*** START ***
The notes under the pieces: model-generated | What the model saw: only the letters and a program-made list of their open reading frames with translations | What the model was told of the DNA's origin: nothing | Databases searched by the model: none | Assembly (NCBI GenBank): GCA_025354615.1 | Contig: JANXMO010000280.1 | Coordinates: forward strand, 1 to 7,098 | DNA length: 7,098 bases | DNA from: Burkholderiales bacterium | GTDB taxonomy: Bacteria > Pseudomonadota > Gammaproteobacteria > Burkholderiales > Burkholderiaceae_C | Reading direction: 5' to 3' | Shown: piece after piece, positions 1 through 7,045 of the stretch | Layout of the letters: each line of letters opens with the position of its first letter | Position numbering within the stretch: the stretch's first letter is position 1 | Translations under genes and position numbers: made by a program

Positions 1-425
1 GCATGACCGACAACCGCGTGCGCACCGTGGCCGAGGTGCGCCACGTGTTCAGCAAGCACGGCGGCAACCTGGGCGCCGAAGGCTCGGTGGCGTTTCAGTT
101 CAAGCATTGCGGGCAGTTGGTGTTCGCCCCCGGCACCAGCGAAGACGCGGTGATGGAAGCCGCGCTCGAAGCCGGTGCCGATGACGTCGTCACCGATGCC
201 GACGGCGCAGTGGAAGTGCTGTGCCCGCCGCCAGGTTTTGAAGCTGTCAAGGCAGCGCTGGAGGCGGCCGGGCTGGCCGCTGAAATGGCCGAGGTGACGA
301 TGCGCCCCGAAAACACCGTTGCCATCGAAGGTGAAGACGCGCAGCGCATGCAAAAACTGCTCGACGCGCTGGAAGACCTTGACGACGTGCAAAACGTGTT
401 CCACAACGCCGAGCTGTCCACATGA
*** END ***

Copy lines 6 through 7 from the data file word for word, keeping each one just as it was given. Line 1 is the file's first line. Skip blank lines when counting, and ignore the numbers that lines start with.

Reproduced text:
301 TGCGCCCCGAAAACACCGTTGCCATCGAAGGTGAAGACGCGCAGCGCATGCAAAAACTGCTCGACGCGCTGGAAGACCTTGACGACGTGCAAAACGTGTT
401 CCACAACGCCGAGCTGTCCACATGA